Chapter References Historic introduction

Acute and transient psychotic episodes have been described since the end of the nineteenth century. Descriptions have varied from one country to another, so that the exact nosology has not yet been established. The links between acute psychoses (generally defined as having brief obvious psychotic symptomatology) and chronic psychoses (schizophrenic psychoses and psychoses with persistent delusions) are still under discussion.

For instance, sections F20 and F21 in ICD-10 <1) are devoted to 'Schizophrenia, schizotypal and delusional disorders'. A specific diagnostic category named 'Acute and transient psychotic disorders' is included, distinct from Schizophrenia (F20), Schizotypal disorder (F21), Persistent delusional disorder (F22), Induced delusional disorder (also called folie à deux) (F24), and Schizoaffective disorder (F25).

In this textbook, the acute and transient psychotic disorders (Chapter 4.3.9) appear in the section dedicated to schizophrenia, which also includes schizotypal disorders and schizoaffective disorders ( Chapter4.3..?.). However, this section is clearly distinguished from the chapter in which the persistent delusional disorders are discussed (ChapteE.l.f). These taxonomic divergences are justified more by the history of acute psychoses than by scientific findings.

In the nineteenth century German psychiatists had already described akute primäre Verruckheit,(2) termed paranoia acuta by Karl Westphal. In 1876 (published in 1878), Westphal used this term to describe an acute form of paranoia with an outburst of perceptual hallucinations, consisting mostly of hallucinatory voices and delusions, with clouding of consciousness. In 1890, Meynert repeated the clinical description but named the condition amentia. (3) Sigmund Freud chose this type of acute delusion with hallucinations for his psychoanalytic conception of psychosis. (4)

In the sixth edition of his textbook, published in 1899, Kraepelin (5) included all the paranoias under dementia praecox, and in the eighth edition (1908-1915) he combined manic and melancholic periodic disorders in a single group, leaving acute psychosis with no place between these two diagnostic categories.

In 1911, Bleuler*6) replaced the single disease dementia praecox by the concept of a group of schizophrenias of various clinical forms. He noticed that schizophrenia often began with an acute excitatory episode lasting from a few hours to a few years. He described a wide variation of outcome of acute forms of psychosis, but he separated acute schizophrenias from simple schizophrenia as he believed that acute forms do not necessarily end in deterioration.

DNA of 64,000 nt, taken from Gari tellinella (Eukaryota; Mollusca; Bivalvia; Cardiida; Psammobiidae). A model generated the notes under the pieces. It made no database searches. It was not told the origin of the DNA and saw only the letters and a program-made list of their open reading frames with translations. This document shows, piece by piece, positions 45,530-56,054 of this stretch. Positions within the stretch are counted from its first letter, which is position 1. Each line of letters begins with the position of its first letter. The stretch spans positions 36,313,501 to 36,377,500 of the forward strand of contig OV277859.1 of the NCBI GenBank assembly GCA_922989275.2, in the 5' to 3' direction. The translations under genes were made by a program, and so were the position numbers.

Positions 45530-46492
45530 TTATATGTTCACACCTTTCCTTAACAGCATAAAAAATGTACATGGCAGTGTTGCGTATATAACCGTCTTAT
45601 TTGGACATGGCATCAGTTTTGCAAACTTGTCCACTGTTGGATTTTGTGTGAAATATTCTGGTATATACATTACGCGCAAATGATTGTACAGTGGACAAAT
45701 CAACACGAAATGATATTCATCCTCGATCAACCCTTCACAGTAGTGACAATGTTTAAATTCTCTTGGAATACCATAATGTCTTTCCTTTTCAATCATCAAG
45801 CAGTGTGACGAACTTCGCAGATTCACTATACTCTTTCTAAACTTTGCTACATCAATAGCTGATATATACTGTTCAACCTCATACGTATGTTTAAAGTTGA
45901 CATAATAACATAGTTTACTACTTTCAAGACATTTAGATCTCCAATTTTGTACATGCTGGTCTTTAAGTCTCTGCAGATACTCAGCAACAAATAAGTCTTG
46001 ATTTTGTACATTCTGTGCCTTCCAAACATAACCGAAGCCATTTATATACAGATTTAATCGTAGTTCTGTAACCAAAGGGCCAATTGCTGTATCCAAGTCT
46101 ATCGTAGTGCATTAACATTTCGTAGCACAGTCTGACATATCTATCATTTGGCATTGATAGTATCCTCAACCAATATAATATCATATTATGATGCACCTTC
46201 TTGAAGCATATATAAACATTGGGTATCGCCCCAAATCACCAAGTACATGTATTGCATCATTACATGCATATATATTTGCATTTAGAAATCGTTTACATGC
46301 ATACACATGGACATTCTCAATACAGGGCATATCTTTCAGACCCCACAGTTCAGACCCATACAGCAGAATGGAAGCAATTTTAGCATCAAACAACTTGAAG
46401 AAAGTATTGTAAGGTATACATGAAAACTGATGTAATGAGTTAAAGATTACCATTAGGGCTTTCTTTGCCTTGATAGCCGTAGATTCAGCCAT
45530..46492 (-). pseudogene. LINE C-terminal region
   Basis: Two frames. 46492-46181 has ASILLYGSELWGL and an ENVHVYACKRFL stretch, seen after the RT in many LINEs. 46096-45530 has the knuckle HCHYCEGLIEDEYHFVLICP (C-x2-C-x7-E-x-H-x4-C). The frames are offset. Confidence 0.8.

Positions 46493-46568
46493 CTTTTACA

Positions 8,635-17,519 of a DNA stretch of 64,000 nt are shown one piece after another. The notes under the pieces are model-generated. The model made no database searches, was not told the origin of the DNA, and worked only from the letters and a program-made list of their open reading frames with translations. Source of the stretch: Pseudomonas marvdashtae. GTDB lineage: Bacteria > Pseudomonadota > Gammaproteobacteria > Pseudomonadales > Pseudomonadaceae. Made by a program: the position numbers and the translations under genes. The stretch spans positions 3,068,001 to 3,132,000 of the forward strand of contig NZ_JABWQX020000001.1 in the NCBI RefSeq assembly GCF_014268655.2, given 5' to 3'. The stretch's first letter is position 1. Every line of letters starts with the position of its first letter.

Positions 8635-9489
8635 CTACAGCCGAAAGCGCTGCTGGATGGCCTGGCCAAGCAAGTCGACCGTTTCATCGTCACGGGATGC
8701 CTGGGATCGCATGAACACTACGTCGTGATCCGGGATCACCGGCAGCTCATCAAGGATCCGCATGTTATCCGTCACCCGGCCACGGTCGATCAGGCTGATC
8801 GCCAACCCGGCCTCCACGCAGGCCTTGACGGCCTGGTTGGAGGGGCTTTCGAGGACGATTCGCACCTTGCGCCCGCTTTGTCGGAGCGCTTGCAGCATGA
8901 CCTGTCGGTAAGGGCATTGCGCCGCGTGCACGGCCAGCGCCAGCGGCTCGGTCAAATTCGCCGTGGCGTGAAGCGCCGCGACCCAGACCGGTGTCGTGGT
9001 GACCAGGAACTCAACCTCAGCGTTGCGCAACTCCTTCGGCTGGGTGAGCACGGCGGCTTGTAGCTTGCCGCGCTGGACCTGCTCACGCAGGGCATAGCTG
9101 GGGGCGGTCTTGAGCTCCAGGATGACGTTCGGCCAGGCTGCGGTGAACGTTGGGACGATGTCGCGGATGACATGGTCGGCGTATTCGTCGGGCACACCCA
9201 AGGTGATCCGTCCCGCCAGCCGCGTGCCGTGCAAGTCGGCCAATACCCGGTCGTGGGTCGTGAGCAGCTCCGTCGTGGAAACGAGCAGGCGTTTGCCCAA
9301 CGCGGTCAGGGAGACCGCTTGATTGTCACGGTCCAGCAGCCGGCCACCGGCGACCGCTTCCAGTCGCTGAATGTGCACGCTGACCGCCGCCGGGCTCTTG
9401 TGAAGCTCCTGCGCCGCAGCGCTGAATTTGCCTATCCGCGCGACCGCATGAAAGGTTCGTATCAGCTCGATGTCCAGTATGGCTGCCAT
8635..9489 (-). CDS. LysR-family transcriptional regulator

In 1916, based on Karl Jaspers' psychopathology, the Danish psychiatrist Wimmer(7) described psychogenic psychosis as a reactive psychosis arising after psychosocial trauma. Mayer-Gross,(8) who proposed an organic aetiology for schizophrenia, described 'oneiroid states' consisting of acute psychotic symptomatology with no other specific organic features.

In 1961, Leonhard(9) used Kleist's concept of marginal psychosis (Randpsychosen) to develop his description of 'cycloid psychoses' as endogenous psychoses separate from schizophrenic psychoses and from manic and melancholic psychoses. These cycloid psychoses tend to have a benign and periodic course.

Earlier (1933), Kasanin(!0) had described 'acute schizoaffective psychoses', raising questions about the links between schizophrenic and affective diseases.

Langfeldt(!.!) suggested that observation for 5 years was required to be able to distinguish schizophrenia and what he called schizophreniform psychosis. This long-term observation is a reminder of the Bleulerian concept of acute schizophrenias which could last for several years. Epidemiological studies have led to the presence in modern classifications of a group of acute schizophreniform psychoses under the rubric 'Schizophreniform disorder' (DSM-IV Section 295.40) or 'Acute psychotic disorder schizophrenic-like' (ICD-10 Section F23.2).

In France the concept of bouffée délirante led naturally to a specific class of acute psychoses. In 1895, Magnan (12) and his disciple Legrain(l3) described bouffée délirante or délire d'emblée (immediate delusion) within the polymorphic delusions of the chronic insane. This concept is based on Morel's theory of degeneration, commonly accepted in the nineteenth century. The question of whether there is a susceptibility or a predisposition to the occurrence of an acute psychosis remains unansweredA4)

In 1954, Ey(1. ,,16) described the development of the concept of bouffées délirantes and of acute psychoses with hallucinations from the time of Magnan to a symposium devoted to the clinical subdivision of schizophrenic psychoses held at the First World Congress of Psychiatry in 1950, where the various ideas were discussed by Langfeldt, Karl Leonhard, and Aubrey Lewis (Table 1)

Table 1 Historical development of the terminology of acute and transient psychotic disorders

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